The wisdom of age. lol!


It’s human nature to place ourselves in the “star role” of our life screenplay. In a sense it’s true, but only for us. As life goes on we come to realise others may see life very differently and we may play only a minor role in their production, or be merely one of those passing “pieces of furniture” used in TV adds as “background crowd”.

Humbling as that may seem it actually gives a great freedom when you realise you are not being, assessed, critiqued, or appraised most of the time. Even if the new bright scarlet Christmas scarf/ reindeer outfit/ cracked karaoke performance etc. get you some fleeting attention the vast majority will have forgotten it by next day or sooner.

Understanding this enables to be more FREE!!!

Stay alive!


I find my joy of living in the fierce and ruthless battles of life, and my pleasure comes from learning something, from being taught something.
—August Strindberg (1849-1912), Swedish playwright, novelist, poet, essayist, and painter

I don’t know as I’d say I find joy in the “Fierce and ruthless battles of life.” I’m not at all keen on those lol! But finding pleasure in learning – yes! I’ve always loved to learn (though my teachers might think otherwise!) I was the child sneak reading an encyclopedia under the desk during class. We didn’t have the internet back then but I joined a library at age five and never had my head out of a book from that time on (wonder I wasn’t run over!). But my learning wasn’t limited to books as I became more socially confident I found in every individual a world of fascinating memories and information. I loved home schooling my kids discovering the fascination of science along with them (hardly taught in my all girls school). As I aged and matured I began to add wisdom to my list of topics finding its gems in those “fierce and ruthless battles” aforementioned .

Have I stopped now? Of course not! That would take all the fun out of life!

Why Chinese may want to have babies in this year?


(“Stolen” from my friend’s face book page – a long term UK Chinese resident)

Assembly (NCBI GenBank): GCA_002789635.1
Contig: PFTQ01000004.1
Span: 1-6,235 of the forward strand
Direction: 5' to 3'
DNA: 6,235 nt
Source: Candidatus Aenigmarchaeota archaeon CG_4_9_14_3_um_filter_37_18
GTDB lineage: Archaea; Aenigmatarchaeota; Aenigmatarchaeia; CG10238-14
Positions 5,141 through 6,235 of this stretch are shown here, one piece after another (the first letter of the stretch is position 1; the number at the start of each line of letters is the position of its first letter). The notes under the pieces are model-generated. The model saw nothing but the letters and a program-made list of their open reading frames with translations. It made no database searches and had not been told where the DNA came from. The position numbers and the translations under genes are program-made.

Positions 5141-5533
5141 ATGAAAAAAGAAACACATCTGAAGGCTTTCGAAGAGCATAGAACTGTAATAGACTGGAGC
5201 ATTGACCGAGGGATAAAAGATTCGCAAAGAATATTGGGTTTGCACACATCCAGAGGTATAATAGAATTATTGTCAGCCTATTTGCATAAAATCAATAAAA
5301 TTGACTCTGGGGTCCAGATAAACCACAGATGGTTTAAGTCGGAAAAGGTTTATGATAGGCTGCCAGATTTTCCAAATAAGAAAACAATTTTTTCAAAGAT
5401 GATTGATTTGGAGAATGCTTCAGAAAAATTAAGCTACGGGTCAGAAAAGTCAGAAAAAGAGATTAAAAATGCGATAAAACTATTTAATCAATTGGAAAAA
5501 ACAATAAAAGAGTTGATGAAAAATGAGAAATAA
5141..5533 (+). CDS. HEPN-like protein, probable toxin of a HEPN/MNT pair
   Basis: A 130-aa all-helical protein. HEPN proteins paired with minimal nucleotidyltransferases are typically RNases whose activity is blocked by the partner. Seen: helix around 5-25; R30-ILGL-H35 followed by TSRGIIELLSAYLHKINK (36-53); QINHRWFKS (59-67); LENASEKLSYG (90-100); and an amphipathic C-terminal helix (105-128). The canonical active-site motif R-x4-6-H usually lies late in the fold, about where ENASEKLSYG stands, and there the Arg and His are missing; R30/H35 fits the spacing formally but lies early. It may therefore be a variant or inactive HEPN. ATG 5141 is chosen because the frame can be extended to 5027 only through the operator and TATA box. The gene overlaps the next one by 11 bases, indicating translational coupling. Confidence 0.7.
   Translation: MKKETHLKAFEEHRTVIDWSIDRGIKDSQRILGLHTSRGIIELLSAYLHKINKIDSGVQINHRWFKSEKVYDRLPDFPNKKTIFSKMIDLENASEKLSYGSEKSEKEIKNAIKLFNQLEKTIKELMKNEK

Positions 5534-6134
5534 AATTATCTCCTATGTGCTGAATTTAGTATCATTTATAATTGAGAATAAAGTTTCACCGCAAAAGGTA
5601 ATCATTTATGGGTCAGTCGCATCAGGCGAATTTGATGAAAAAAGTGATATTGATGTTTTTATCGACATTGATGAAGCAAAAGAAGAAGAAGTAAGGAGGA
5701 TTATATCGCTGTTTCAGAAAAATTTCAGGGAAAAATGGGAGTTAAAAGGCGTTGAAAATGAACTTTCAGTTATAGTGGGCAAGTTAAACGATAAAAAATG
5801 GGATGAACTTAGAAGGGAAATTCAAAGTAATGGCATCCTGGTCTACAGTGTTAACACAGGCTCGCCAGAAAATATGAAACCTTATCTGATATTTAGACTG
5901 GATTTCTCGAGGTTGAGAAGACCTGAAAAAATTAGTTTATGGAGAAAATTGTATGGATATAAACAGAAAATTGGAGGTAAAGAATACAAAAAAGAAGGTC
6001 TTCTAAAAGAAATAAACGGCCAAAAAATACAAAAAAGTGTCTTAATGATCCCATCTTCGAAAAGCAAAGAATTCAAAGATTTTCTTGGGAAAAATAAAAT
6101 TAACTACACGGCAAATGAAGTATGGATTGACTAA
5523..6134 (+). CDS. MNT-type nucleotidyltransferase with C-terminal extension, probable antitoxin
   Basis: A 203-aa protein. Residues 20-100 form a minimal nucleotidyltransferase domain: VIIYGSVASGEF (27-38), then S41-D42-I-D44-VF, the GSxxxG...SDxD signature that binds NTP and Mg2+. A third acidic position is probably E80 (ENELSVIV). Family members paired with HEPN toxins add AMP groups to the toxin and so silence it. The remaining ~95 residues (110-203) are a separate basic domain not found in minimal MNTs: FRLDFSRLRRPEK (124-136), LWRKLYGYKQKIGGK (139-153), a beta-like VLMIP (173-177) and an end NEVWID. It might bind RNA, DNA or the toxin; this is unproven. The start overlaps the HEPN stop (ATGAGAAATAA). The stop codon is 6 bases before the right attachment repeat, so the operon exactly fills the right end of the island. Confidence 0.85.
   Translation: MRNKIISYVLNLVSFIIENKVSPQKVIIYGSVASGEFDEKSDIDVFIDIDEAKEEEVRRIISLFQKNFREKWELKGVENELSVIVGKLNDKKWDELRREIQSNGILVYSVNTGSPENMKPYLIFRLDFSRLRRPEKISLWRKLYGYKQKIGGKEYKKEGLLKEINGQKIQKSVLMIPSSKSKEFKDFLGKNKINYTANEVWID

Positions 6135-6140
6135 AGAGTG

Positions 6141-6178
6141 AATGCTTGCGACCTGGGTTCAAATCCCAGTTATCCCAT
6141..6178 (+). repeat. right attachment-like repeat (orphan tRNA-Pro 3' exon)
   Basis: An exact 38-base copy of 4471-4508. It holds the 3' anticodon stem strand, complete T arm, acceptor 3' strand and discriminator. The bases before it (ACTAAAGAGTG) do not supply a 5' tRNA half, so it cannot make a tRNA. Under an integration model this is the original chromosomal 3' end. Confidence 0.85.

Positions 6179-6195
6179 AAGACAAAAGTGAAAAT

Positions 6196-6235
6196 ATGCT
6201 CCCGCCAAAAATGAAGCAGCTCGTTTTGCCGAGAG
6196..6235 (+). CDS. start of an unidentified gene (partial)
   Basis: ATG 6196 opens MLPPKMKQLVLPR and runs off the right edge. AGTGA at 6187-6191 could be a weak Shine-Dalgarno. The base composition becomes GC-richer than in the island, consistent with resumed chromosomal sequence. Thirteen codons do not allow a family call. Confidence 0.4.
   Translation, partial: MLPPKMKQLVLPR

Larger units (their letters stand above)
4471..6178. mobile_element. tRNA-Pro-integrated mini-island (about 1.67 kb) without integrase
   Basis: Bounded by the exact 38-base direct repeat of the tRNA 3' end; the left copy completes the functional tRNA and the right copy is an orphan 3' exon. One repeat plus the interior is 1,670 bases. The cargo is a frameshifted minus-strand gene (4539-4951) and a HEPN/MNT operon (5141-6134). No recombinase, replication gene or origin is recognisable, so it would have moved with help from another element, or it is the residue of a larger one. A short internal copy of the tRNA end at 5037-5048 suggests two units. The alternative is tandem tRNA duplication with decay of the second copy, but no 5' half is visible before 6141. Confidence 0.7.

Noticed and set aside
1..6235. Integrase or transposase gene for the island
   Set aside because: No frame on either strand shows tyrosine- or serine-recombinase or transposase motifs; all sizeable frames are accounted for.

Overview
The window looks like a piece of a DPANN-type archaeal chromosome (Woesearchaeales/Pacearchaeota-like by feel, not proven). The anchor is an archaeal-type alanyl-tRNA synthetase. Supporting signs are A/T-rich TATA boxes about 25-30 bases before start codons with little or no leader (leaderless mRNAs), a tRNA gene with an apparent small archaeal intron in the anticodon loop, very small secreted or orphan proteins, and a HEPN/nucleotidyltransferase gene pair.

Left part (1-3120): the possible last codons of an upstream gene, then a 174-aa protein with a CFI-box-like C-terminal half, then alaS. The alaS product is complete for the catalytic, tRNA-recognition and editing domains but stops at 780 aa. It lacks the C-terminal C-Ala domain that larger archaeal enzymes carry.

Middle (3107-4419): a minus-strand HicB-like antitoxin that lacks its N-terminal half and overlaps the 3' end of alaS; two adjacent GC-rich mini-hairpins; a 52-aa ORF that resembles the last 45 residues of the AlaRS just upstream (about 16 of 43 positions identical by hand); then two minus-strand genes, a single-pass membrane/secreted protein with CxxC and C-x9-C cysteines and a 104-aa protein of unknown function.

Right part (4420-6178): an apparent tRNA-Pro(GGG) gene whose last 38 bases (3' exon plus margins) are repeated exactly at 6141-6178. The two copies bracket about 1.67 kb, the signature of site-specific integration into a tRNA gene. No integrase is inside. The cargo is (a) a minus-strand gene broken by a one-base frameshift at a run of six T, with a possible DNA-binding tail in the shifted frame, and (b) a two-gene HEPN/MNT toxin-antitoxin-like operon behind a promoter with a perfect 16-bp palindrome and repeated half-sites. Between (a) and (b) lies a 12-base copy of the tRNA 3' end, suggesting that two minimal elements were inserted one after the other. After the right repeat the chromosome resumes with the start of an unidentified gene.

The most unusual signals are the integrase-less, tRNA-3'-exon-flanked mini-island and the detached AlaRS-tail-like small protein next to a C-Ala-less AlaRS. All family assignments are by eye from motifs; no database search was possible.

Six facts about the Year of Monkey (Xinhua) in the Chinese culture. February 8, 2016.


The Chinese zodiac comprises 12 animals – mouse, ox, tiger, rabbit, dragon, snake, horse, sheep, monkey, rooster, dog and pig – all fixed in that order on a 12-year cycle, and each related to one of 12 Terrestrial Branches. Ranked the ninth, the monkey is related to Shen Terrestrial Branch, and seen as a symbol of vitality and wit.

The Year of the Monkey follows the current Year of the Sheep, an animal many consider passive and docile. The monkey is more favored by prospective parents, because many believe babies born in the Year of the Monkey will be energetic, self-assured, sociable, smart and innovative.


The most famous monkey in the Chinese culture, the Monkey King features in the classic Chinese legend Journey to the West. He had many supernatural powers and was responsible for protecting a well-known pilgrim in the Tang Dynasty (618-907) on a journey to retrieve the Buddhist sutras from India.

The Monkey King stands for bravery, sincerity and the power to fight evil. In Fujian Province, he is worshipped as a guardian of families.

The Monkey King is also the hero of many traditional operas, movies and TV series. One series on Journey to the West has been broadcast more than 3,000 times by various TV stations since 1986.